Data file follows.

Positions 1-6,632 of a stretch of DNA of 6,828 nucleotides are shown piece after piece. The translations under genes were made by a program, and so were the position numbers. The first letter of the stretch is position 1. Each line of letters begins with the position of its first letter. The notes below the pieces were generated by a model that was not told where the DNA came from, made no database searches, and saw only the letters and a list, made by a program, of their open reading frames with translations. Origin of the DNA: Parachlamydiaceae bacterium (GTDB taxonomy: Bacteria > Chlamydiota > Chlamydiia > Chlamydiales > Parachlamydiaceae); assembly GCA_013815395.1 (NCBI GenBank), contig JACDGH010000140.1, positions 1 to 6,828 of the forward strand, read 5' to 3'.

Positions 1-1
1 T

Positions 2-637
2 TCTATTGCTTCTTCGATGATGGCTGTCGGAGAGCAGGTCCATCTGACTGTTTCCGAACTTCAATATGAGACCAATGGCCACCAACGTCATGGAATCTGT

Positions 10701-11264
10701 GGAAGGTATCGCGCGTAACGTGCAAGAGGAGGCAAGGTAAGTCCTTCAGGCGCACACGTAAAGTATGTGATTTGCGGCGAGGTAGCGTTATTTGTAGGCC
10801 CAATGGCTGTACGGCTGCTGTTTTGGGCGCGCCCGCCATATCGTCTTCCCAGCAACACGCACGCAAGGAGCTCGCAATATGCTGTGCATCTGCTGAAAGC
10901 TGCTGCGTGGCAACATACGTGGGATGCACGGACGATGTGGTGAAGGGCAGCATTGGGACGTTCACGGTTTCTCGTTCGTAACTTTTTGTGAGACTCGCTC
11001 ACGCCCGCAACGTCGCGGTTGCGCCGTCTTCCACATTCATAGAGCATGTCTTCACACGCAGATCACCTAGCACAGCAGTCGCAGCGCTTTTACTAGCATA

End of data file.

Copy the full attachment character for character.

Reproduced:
Positions 1-6,632 of a stretch of DNA of 6,828 nucleotides are shown piece after piece. The translations under genes were made by a program, and so were the position numbers. The first letter of the stretch is position 1. Each line of letters begins with the position of its first letter. The notes below the pieces were generated by a model that was not told where the DNA came from, made no database searches, and saw only the letters and a list, made by a program, of their open reading frames with translations. Origin of the DNA: Parachlamydiaceae bacterium (GTDB taxonomy: Bacteria > Chlamydiota > Chlamydiia > Chlamydiales > Parachlamydiaceae); assembly GCA_013815395.1 (NCBI GenBank), contig JACDGH010000140.1, positions 1 to 6,828 of the forward strand, read 5' to 3'.

Positions 1-1
1 T

Positions 2-637
2 TCTATTGCTTCTTCGATGATGGCTGTCGGAGAGCAGGTCCATCTGACTGTTTCCGAACTTCAATATGAGACCAATGGCCACCAACGTCATGGAATCTGT

Positions 10701-11264
10701 GGAAGGTATCGCGCGTAACGTGCAAGAGGAGGCAAGGTAAGTCCTTCAGGCGCACACGTAAAGTATGTGATTTGCGGCGAGGTAGCGTTATTTGTAGGCC
10801 CAATGGCTGTACGGCTGCTGTTTTGGGCGCGCCCGCCATATCGTCTTCCCAGCAACACGCACGCAAGGAGCTCGCAATATGCTGTGCATCTGCTGAAAGC
10901 TGCTGCGTGGCAACATACGTGGGATGCACGGACGATGTGGTGAAGGGCAGCATTGGGACGTTCACGGTTTCTCGTTCGTAACTTTTTGTGAGACTCGCTC
11001 ACGCCCGCAACGTCGCGGTTGCGCCGTCTTCCACATTCATAGAGCATGTCTTCACACGCAGATCACCTAGCACAGCAGTCGCAGCGCTTTTACTAGCATA